It’s a sad, sad day, America — hot dog season has ended


Hot dog season is over. Seriously.

The National Hot Dog and Sausage Council — yes, there is truly such an entity — says Labor Day weekend signaled the end of hot dog season. Put the grills and wieners away for the winter, folks. It’s time for sloppy joes and other indoor types of bun-and-meat goodies.

During hot dog “season,” U.S. consumers traditionally buy more than 7 billion frankfurters. Americans spent $7.68 billion in 2020 in U.S. supermarkets on the wieners of their choice. (For the record, the council says “franks” and “wieners” and similar derivations are acceptable synonyms for hot dogs.)

“With all due respect to hamburgers and apple pie, hot dogs are arguably the most American of foods,” writer Ruth Graham penned in 2014.

It’s hard to argue with Ruth, who says hot dogs owe their popularity, in part, to the accepted belief they are intended to be eaten in public.

“Giving them a democratic aura,” she says.

Food historian Bruce Kraig agrees. He says hot dogs are fast to prepare, cheap to acquire and they’re meat. And Americans love meat.

“These are things that sell to Americans,” Kraig wrote for

Kraig also reminds that, along with being primarily a summer food, hot dogs provide the perfect warm-weather punctuation for most appetites.

“If you make it through (hot dog season) without eating at least one dog, it’s fair to ask whether you’ve experienced summer at all,” Graham added.

For the record, I have experienced summer quite often this year.

Hot dog facts and figures

  • National Hot Dog Day is always July 23. Mark that down for next year.
  • According to a Harris Poll online survey, America’s favorite hot dog toppings are, in order, mustard, ketchup, onions, chili and relish. My opinions of those toppings: No, no, sometimes, OK, never.
  • Sixty-three percent of Americans prefer their hot dogs grilled.
  • The biggest day of the year, as far as hot dogs are concerned, is July 4 when Americans eat 150 million of what is arguably the most popular of all summer foods. That’s enough hot dogs to stretch from Washington, D.C. to Los Angeles. (By the way, Los Angeles residents eat more dogs per capita than any other city in the nation.)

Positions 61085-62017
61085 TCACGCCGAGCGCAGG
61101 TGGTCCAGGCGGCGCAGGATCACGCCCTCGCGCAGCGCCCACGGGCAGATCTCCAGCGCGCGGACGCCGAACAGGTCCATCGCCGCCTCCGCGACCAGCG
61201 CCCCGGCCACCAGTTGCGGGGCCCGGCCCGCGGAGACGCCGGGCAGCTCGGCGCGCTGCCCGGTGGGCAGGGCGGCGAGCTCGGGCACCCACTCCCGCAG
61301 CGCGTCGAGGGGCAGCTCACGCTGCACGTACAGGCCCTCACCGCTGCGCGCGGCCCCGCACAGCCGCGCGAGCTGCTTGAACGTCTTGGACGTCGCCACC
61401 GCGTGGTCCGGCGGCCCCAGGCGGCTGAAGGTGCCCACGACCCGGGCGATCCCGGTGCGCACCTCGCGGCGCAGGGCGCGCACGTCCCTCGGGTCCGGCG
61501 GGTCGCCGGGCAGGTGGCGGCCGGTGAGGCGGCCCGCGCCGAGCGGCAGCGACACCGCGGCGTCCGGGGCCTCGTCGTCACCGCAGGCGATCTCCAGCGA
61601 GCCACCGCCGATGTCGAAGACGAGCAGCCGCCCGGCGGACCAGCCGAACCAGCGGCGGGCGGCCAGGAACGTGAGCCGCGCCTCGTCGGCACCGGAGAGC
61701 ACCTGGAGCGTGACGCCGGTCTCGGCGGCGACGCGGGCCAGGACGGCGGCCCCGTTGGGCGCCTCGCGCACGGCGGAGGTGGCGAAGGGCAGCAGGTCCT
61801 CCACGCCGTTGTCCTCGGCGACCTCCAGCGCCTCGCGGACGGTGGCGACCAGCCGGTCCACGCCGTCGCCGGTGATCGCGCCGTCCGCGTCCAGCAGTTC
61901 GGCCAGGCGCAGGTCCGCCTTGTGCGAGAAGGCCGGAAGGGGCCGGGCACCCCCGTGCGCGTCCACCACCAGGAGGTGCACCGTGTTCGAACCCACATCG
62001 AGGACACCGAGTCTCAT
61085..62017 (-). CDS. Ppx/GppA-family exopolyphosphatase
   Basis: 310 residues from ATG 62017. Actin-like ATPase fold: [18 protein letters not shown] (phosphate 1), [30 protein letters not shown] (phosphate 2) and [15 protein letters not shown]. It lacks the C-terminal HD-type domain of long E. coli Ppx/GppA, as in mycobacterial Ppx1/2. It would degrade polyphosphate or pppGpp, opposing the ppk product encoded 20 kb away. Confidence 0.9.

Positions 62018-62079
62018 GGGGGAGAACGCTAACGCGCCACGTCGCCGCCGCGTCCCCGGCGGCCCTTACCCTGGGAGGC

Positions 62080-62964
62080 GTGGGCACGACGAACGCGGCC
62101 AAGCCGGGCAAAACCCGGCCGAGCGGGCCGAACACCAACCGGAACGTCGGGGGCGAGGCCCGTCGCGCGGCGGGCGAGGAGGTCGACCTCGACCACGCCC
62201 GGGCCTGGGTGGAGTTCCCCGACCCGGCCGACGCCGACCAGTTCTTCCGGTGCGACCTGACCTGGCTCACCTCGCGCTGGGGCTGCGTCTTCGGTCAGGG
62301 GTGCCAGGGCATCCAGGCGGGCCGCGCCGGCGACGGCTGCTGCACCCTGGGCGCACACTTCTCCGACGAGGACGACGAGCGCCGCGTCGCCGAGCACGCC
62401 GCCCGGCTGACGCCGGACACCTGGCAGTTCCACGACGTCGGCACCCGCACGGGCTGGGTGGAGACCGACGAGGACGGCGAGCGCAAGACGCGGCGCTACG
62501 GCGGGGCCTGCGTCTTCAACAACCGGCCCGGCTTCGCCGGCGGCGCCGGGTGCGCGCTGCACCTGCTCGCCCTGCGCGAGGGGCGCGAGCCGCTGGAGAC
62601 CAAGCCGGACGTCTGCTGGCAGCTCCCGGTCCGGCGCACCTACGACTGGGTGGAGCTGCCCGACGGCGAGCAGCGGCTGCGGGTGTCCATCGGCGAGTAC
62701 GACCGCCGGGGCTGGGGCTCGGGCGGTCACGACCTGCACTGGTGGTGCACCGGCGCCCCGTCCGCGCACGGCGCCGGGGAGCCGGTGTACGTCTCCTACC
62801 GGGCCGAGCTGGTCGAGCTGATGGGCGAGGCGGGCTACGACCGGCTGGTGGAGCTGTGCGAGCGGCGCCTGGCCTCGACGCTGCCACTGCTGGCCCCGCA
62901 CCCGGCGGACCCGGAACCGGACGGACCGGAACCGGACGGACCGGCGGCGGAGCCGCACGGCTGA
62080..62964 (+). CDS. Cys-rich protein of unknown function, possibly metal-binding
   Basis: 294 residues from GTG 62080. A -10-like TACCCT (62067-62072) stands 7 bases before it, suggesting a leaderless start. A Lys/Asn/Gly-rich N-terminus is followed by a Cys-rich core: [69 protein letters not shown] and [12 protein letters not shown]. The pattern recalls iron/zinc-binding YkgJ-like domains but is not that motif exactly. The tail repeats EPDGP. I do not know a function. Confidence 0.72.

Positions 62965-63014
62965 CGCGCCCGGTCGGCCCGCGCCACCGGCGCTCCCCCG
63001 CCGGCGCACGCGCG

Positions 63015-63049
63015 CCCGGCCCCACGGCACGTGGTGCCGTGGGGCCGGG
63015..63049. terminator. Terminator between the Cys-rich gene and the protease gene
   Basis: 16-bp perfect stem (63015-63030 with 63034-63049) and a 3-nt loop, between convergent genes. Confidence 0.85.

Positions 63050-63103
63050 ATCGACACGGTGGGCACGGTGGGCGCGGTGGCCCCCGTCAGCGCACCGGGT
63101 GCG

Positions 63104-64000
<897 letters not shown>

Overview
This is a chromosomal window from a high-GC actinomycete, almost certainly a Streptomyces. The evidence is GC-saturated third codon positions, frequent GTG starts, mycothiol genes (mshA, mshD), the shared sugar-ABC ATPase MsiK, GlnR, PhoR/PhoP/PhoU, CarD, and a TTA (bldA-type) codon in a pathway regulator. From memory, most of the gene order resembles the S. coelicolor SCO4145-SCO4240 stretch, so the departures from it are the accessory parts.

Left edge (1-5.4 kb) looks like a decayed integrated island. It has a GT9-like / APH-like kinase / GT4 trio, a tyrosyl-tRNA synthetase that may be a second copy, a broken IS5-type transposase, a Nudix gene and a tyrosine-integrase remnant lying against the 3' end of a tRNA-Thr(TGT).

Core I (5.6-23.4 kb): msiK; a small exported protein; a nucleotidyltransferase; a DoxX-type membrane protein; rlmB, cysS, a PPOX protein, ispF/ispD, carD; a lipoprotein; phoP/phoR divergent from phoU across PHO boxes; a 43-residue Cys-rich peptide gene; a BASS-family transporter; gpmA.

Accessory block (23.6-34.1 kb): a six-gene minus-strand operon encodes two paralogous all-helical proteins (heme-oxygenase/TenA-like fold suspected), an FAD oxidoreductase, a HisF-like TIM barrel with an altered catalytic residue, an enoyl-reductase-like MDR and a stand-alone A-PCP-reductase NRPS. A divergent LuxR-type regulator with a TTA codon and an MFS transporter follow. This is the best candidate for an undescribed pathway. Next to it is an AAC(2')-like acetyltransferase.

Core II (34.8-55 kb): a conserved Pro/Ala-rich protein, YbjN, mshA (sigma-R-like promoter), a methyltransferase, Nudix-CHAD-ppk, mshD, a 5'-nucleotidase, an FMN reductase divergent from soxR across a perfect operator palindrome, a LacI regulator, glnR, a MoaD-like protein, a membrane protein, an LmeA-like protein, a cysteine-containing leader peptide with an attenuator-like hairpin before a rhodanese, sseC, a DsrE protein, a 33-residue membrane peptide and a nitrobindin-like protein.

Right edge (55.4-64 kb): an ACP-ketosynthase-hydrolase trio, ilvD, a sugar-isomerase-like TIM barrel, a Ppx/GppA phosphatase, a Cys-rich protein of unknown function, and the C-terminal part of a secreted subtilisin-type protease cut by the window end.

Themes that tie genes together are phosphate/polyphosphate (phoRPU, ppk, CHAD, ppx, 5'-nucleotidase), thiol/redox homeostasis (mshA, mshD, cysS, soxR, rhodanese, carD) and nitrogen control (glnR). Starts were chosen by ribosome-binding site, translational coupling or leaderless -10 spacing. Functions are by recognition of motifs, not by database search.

• In the movie “Sudden Impact” (one of Clint Eastwood’s best, by the way), Dirty Harry said, “Nobody, I mean nobody, puts ketchup on a hot dog.” Truer words were never spoken.
  • A prime spot outside New York’s Central Park Zoo costs hot dog vendors nearly $300,000 per year.
  • The hot dog reportedly was invented in Germany in 1487.

If I Had My Way …

  • All supermarkets selling bags of those super-hot potato chips should provide a free two-liter bottle of some kind of soft drink with each sale.
  • All gas stations/convenience stores should have a worker who cleans your windshields with every fill-up. This used to be a common practice. With the price of gas well over $3 a gallon, it’s the least the major oil companies could do. Those big petroleum producers could be the ones who pay for this window-cleaning attendant. I’m pretty sure their bottom line could afford it.
  • All local newscasts should be expanded to an hour, but with this caveat — both the sports and weather slots would be expanded to 15 minutes each, or two separate 7 1/2-minute segments (one per each half hour). The hour-long production would have the feel of a news magazine and allow for all reporting entities to deal with topics in a stronger fashion that would benefit viewers. More personal opinions from reporters and anchors also could be added. That would add some interpretation to the reporting.
  • Sandwich buns would be solid in packs of two and four, in addition to six and more. How many times do you wind up pitching (or feeding to the birds) half of the traditional-sized packs of buns you buy?
  • Major League Baseball would limit the number of specialty uniforms its teams wear during the course of a season. I fully understand marketing and selling product. Do we really need nine different San Francisco Giants jerseys?
The Oak Ridge Boys performing at the 2013 Conservative Political Action Conference in National Harbor, Md. By Gage Skidmore, CC BY-SA 2.0,

Top Five

The decades of the 1980s and 1990s were the last great 10-year periods of country music. Most of what we hear to today — actually, I can’t bear to listen to most of it — is hardly country music. That’s another column for another time.

Here’s my choice for the top five country artists of that late, great 20-year window of country music:

  • 1. Oak Ridge Boys: The Mighty Oaks emerged from the Gospel genre, which was always evident in their magnificent harmonies.
  • 2. Alabama: 21 consecutive No. 1 hits over a seven-year stretch says a lot.
  • 3. Crystal Gayle: A marvelous singer and one of the first to combine traditional country with a modern beat, which is what much of 1980s country was all about. 
  • 4. George Strait: Seriously, does anyone not like George Strait? Even today, Strait remains a force.
  • 5. Willie Nelson: Very few singers could ever bring me to tears. The Red-Headed Stranger was/is one. 

Care to guess how many hot dogs Steve typically consumes during the summer?

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